Samsung ST88

We haven't had a chance to fully test this product yet, but we've assembled this helpful overview of relevant information on it.

Samsung’s point and shoot ST88 features a 16.1-megapixel CCD sensor, and 3-inch rear panel LCD screen. For low/dim light shooting, the ST88 presents a 25mm wide angle (5x optical zoom) lens. Live Panorama allows users to capture panoramic landscapes, large group photos, and sprawling vistas all by pressing the shutter button and moving the camera over the scene. Smart Auto 2.0 enables automatic scene mode selection in accordance with the conditions of the surrounding environment for those photographers who do not want to tweak or mess with camera settings. This device additionally features 720p HD video capture at 30 frames per second.

Features List:

– 16.1-megapixel CCD image sensor

– 3-inch rear panel LCD screen

– 5x optical zoom lens

– Smart Auto 2.0

– 720p HD video capture enabled

– Magic Frame feature

– Picture-in-Picture mode 

Digital Trends’ Camera Buying Tips:

Key differences between SLR and Point-n-shoot

Price: According to industry analysts, the vast majority of cameras sold go for less than $200. Making the leap to a DSLR will definitely set you back, but many shoppers obviously believe that the investment is well worth it.

Speed: Speed is the one of the most critical factors. If you’ve ever used a compact digicam, you know that these devices take time to focus and save images to memory cards. During these delays, you can easily miss a smiling face or a running child. To put things in perspective: Point-and-shoot digital cameras generally capture 1 frame per second, while most DSLRs take 3 frames per second or more, making them better suited for fast action shots or sporting events. The difference between snagging the perfect picture and missing it entirely is one of the biggest factors weighing heavily in DSLR cameras’ favor.

Image quality: Compact cameras use much smaller imaging devices. By cramming so many megapixels on a small chip, digital noise is a constant problem. In our reviews, we always recommend keeping the ISO (sensitivity) of a digicam at 400 or less. DSLRs have much larger APS-C sized imagers, meaning you’ll encounter less noise in low light situations and better picture quality overall. Using one, you can shoot in more dimly lit conditions without a flash with little image degradation. In addition, if huge prints are in your future-or extensive cropping-DSLRs should be in your sights.

What about memory cards?

There is no universal memory card to fit all digital cameras – not yet, anyway. Based on internal politics, design considerations and financial reasons, individual camera manufacturers typically adopt a particular style of Flash Memory card for their cameras. Some manufacturers will even split their alliances – one type of memory card for professional-level cameras, and another type of memory card for consumer level cameras. When buying a new Flash Memory card, remember which camera you have and the type of card it requires. Some camera snobs (like your humble writer) will even selectively buy a digital camera based on the type of Flash Memory card they prefer to use!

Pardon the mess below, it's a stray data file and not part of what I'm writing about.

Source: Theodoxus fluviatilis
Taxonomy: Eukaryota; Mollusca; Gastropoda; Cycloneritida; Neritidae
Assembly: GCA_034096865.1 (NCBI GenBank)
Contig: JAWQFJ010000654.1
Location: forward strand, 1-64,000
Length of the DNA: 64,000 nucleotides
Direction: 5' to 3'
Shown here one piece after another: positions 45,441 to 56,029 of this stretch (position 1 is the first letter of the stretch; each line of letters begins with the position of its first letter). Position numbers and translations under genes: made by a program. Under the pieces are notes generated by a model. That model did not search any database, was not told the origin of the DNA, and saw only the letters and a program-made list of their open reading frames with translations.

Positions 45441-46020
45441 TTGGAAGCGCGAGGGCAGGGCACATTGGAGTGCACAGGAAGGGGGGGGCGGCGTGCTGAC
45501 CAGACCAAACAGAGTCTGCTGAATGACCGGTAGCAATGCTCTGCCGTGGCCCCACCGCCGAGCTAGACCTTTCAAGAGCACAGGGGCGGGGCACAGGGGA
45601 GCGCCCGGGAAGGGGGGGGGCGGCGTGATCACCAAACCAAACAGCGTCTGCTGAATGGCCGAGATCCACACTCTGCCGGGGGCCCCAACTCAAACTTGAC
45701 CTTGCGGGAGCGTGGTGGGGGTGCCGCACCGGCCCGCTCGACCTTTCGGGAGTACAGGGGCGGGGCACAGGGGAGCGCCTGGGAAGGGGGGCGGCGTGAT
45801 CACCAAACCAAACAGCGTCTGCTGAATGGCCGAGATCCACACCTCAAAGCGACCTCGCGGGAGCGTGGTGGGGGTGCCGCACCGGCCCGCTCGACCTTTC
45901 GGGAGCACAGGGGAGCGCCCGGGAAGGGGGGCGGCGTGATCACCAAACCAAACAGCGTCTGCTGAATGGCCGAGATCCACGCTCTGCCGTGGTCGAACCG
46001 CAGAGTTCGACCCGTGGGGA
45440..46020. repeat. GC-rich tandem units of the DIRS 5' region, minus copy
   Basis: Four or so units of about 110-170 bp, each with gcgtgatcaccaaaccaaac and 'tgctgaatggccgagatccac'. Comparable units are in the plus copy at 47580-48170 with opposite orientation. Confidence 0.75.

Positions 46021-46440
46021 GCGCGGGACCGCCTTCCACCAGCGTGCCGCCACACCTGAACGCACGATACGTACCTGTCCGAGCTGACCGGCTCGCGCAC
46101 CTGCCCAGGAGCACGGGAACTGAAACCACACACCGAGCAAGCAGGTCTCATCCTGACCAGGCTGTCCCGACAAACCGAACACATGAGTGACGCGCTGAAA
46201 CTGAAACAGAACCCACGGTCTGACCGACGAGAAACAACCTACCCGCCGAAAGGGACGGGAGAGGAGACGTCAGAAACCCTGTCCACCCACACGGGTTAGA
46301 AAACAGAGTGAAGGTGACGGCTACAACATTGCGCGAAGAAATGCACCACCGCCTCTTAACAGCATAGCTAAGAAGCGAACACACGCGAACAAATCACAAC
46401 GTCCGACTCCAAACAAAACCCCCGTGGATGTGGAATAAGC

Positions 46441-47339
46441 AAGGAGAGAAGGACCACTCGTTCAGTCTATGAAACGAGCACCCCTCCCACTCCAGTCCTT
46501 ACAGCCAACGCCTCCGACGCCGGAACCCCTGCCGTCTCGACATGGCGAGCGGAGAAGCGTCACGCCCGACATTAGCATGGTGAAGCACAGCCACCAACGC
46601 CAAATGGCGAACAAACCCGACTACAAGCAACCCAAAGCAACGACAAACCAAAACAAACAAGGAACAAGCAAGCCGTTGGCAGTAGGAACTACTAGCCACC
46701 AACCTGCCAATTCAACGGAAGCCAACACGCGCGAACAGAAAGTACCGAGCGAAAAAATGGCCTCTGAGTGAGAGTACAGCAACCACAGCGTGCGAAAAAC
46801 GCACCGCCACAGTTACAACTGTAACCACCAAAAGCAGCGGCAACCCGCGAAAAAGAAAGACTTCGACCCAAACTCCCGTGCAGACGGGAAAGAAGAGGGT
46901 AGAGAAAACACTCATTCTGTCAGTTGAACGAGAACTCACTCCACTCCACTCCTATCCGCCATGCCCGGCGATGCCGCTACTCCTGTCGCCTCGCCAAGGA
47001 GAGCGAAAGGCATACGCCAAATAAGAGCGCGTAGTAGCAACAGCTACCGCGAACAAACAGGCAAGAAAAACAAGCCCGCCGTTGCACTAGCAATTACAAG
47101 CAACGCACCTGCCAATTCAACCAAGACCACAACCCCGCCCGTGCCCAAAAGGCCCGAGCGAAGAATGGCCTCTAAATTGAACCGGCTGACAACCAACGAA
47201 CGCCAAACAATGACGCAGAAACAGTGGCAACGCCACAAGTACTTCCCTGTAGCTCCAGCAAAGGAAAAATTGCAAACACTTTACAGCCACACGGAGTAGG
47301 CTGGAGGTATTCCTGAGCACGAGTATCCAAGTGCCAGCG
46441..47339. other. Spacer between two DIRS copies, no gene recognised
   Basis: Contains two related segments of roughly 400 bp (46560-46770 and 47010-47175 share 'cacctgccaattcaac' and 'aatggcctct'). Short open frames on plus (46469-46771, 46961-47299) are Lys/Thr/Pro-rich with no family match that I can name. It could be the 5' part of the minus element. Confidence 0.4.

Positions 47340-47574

The most common types of Flash Memory cards are:

Compact Flash, or CF – Roughly the size of a silver dollar (though not round), the CF card is one of the earliest types of Flash Memory cards and is most often used in professional or semi-pro digital cameras.

Secure Digital, or SD – Roughly the size of a postage stamp, the SD Card is available in a wide range of storage capacities. It’s inexpensive, durable and amazingly lightweight.

Memory Stick or Memory Stick Pro – About the size of a small stick of gum, the Memory Stick is meant for Sony Digital cameras.

XD-Picture, or XD Card – Typically found in Fuji and Olympus cameras, the XD Card is about 40% smaller than the SD card.

What about shooting video?

Within the past few years, video has gone from a novel sideshow that yielded almost unusably bad results, to a legitimate secondary purpose for many point-and-shoot cameras. Although you probablt won’t want to replace your dedicated camcorder with a camera that also shoots video, many will do the job just fine for short, impromptu clips.

First off, pay attention to the resolution a camera can capture – VGA (640 x 480) is now common on point-and-shoot cams, while 720p is getting more frequent and 1080p sometimes crops up on DSLRs. Video in the AVCHD format – the same type real digital camcorders shoot – is preferable to other formats. Pay attention to the encoding bitrate, measured in megabits per second (mbps). The higher the rate, the more detailed the videos will look, although they will take up more space on your storage card as well.

What are my options?

There are two basic types of digital cameras-point-and-shoot and D-SLRs (Digital Single Lens Reflex). Point and shoot digicams-or as we like to call them “aim and forget”-make up the vast majority of models sold (over 90 percent). The reason is simple: in a single gadget you have everything you need to take good photos. Just aim, zoom in on your subject, press the shutter and the camera does all the work. More sophisticated D-SLRs have interchangeable lenses that let you unleash your inner Annie Leibovitz-they offer higher quality, faster response time and more flexibility. They also are a lot heavier and cost much more. Your decision between the two is purely personal and totally dependent on your level of commitment to photography. No matter which way you go there are basics that hold true for all cameras. Learning them will help you make the right decision.

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